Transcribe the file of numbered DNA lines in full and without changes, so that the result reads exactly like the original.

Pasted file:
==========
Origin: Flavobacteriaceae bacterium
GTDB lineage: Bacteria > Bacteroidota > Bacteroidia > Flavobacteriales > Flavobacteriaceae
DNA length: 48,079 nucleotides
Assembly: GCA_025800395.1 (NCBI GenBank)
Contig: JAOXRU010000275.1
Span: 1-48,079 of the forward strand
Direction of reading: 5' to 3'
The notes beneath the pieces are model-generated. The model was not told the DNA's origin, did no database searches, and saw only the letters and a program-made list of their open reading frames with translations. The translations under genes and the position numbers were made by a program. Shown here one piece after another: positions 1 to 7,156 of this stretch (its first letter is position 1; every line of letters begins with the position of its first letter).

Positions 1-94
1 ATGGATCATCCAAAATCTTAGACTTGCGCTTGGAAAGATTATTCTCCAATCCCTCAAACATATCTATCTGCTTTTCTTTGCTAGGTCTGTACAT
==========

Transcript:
Origin: Flavobacteriaceae bacterium
GTDB lineage: Bacteria > Bacteroidota > Bacteroidia > Flavobacteriales > Flavobacteriaceae
DNA length: 48,079 nucleotides
Assembly: GCA_025800395.1 (NCBI GenBank)
Contig: JAOXRU010000275.1
Span: 1-48,079 of the forward strand
Direction of reading: 5' to 3'
The notes beneath the pieces are model-generated. The model was not told the DNA's origin, did no database searches, and saw only the letters and a program-made list of their open reading frames with translations. The translations under genes and the position numbers were made by a program. Shown here one piece after another: positions 1 to 7,156 of this stretch (its first letter is position 1; every line of letters begins with the position of its first letter).

Positions 1-94
1 ATGGATCATCCAAAATCTTAGACTTGCGCTTGGAAAGATTATTCTCCAATCCCTCAAACATATCTATCTGCTTTTCTTTGCTAGGTCTGTACAT